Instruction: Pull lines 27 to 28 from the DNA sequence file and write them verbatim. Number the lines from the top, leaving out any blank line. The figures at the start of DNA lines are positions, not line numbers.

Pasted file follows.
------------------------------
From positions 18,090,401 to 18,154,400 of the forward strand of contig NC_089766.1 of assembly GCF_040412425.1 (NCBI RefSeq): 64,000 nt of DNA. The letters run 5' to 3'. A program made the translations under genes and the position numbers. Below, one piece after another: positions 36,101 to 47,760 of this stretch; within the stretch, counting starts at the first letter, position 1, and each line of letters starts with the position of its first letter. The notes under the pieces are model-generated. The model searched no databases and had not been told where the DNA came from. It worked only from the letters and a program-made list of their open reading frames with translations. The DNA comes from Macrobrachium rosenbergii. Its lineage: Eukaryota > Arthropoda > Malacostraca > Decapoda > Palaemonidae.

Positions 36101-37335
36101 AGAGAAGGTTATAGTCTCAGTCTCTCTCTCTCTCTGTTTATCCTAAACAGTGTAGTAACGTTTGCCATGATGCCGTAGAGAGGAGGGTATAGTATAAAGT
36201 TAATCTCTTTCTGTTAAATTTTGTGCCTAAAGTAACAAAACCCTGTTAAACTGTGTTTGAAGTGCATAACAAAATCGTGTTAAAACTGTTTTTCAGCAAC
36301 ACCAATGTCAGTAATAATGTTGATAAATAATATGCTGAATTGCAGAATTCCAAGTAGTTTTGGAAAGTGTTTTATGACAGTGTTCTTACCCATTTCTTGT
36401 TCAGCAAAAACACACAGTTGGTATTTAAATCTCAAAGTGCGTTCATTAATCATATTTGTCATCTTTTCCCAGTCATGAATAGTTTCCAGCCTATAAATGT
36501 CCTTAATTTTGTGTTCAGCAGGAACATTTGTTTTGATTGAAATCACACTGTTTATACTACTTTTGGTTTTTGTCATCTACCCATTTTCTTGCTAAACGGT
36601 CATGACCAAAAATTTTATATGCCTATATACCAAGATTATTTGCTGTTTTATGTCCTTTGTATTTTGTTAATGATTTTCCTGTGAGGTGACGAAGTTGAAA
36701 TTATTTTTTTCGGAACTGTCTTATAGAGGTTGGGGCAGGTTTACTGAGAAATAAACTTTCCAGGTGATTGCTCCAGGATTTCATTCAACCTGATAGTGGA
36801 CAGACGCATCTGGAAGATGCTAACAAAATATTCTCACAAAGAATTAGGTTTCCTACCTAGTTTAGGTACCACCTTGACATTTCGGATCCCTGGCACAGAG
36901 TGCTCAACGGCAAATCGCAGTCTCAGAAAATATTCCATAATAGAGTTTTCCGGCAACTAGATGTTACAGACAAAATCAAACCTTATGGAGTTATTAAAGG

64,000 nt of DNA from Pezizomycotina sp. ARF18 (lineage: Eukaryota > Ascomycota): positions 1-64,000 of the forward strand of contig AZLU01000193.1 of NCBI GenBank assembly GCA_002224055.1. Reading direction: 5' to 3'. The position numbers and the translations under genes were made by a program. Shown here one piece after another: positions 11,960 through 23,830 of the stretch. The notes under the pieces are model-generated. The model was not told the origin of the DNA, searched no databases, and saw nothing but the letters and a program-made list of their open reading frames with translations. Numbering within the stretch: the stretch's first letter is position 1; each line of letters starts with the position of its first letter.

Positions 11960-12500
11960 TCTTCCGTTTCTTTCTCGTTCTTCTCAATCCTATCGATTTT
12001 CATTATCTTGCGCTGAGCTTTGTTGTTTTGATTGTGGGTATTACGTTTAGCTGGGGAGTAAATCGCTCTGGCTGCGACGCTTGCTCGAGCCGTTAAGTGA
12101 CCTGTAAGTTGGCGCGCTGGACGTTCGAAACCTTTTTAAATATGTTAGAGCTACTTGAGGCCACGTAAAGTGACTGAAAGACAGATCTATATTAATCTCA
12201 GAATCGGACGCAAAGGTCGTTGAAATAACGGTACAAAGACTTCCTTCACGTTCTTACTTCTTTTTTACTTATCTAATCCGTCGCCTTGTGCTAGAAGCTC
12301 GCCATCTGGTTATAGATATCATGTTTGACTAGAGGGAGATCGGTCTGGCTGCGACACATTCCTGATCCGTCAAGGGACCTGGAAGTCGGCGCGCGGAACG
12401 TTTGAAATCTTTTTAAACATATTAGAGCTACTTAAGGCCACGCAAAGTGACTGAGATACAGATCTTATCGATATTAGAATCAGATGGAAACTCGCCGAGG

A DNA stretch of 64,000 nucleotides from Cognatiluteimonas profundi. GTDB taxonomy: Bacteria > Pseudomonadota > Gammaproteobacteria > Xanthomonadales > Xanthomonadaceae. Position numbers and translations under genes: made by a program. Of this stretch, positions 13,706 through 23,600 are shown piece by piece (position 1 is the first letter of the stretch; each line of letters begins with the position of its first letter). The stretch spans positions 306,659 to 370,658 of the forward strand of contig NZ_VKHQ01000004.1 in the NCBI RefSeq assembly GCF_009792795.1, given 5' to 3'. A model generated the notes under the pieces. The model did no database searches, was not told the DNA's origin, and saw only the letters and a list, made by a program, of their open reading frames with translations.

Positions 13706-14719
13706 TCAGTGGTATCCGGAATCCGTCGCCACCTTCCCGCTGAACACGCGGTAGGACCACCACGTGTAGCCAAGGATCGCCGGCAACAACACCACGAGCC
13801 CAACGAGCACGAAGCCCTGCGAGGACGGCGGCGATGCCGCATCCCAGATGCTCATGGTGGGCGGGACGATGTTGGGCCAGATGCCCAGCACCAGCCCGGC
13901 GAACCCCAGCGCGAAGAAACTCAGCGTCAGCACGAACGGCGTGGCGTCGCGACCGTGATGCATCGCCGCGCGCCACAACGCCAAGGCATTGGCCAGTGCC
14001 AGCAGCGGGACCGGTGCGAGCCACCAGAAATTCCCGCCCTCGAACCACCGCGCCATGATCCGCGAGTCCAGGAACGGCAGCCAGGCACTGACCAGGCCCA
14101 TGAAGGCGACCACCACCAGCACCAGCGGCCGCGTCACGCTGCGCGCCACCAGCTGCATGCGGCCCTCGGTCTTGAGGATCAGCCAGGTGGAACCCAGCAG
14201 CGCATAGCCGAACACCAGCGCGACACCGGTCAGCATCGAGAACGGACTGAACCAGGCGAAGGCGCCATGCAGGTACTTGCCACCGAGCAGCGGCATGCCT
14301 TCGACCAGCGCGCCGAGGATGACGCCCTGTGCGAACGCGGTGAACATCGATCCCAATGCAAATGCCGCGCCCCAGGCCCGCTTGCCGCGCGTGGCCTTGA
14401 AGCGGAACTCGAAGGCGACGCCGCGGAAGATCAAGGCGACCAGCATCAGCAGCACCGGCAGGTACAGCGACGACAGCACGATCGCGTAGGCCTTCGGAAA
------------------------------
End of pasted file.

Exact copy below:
14201 CGCATAGCCGAACACCAGCGCGACACCGGTCAGCATCGAGAACGGACTGAACCAGGCGAAGGCGCCATGCAGGTACTTGCCACCGAGCAGCGGCATGCCT
14301 TCGACCAGCGCGCCGAGGATGACGCCCTGTGCGAACGCGGTGAACATCGATCCCAATGCAAATGCCGCGCCCCAGGCCCGCTTGCCGCGCGTGGCCTTGA